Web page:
Will Nissan offer different size batteries at different prices? That might be a smart marketing move, just like Detroit used to offer a straight 6, a small V8, a larger V8 and a big honking V8, all in the same body style.

  • Michael Garcia

    electric vehicles need 2 things..
    a distance greater than 300 miles.. and charge times to full charge in under 15 minutes..
    until then they will not replace gasoline vehicles as the main vehicle of use..

    • Lynne Whelden

      Here, here!
      Heck, even 300 miles seems lame. I’m used to 400 plus miles from my gasser. Even then I find myself filling up every few days.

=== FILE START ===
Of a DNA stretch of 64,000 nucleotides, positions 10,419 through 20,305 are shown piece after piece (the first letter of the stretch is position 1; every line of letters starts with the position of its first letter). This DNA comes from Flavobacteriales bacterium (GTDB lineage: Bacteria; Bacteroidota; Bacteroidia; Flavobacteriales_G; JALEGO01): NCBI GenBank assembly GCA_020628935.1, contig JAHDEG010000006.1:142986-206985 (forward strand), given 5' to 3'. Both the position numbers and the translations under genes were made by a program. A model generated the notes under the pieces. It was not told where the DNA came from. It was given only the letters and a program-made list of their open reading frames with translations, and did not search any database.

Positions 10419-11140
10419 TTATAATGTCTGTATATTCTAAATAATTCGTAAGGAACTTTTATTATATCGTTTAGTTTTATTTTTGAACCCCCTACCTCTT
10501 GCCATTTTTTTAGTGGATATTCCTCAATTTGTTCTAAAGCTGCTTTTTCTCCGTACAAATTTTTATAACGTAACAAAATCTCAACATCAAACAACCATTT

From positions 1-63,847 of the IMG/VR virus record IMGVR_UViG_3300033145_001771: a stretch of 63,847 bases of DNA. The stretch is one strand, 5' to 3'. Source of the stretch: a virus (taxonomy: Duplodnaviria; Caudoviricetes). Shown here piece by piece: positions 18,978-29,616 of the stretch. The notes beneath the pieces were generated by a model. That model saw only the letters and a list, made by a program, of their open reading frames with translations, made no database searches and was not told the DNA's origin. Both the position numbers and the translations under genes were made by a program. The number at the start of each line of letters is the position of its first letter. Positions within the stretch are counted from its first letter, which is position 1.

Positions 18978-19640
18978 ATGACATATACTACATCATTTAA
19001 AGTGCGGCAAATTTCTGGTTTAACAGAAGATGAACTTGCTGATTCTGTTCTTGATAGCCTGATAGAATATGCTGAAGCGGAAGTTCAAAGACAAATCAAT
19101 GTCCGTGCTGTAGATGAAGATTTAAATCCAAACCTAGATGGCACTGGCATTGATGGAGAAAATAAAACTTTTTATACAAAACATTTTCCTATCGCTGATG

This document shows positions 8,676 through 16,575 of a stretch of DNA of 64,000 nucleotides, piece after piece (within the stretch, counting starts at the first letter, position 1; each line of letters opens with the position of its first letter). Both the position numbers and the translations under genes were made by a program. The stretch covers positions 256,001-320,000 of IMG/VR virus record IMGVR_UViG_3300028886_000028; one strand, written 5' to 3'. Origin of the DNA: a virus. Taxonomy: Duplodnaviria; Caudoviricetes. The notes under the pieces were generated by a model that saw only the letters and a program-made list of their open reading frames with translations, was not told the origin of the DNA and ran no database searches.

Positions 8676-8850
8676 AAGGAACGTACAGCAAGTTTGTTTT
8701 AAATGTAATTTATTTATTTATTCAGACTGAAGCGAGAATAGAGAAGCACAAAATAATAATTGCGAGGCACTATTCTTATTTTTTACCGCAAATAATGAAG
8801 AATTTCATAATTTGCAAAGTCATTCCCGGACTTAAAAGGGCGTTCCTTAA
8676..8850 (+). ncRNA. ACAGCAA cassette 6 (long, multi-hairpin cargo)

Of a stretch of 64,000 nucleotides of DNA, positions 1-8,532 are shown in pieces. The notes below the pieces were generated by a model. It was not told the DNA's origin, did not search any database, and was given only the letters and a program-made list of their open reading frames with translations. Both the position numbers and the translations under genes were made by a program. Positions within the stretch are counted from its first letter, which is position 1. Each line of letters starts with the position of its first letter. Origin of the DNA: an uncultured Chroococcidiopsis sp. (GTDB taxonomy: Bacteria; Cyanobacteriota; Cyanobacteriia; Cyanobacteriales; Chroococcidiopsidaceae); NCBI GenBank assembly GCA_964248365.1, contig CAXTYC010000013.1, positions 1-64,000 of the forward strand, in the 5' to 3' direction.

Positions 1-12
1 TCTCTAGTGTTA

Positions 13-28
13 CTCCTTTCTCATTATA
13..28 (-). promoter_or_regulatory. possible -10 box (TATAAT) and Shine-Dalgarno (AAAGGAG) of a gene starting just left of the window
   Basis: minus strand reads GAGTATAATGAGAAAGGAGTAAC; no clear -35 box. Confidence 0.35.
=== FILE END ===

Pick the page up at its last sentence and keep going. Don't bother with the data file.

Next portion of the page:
• Andy

        If you are filling up your tank every few days, then you are not driving 400 miles in a day, so you don’t need that amount of range on a daily basis. The point of an electric car is you don’t need to stop to fill it up once a week, you are plugging it in at the end of the day and every morning the tank/battery is full. As to 300 miles and being able to fill it in 15 minutes, that is only needed for long road trips, something 99% of the population only does a few times or less per year, unless you are insane and do a daily commute of over 300 miles a day. If you can rapid charge it to 80% of that range in a half hour, after 4 hours of driving, that’s probably not a bad thing, use that time to eat, rest a bit before getting back on the road, and you’ll likely cut down on the number of accidents caused by people falling asleep while driving.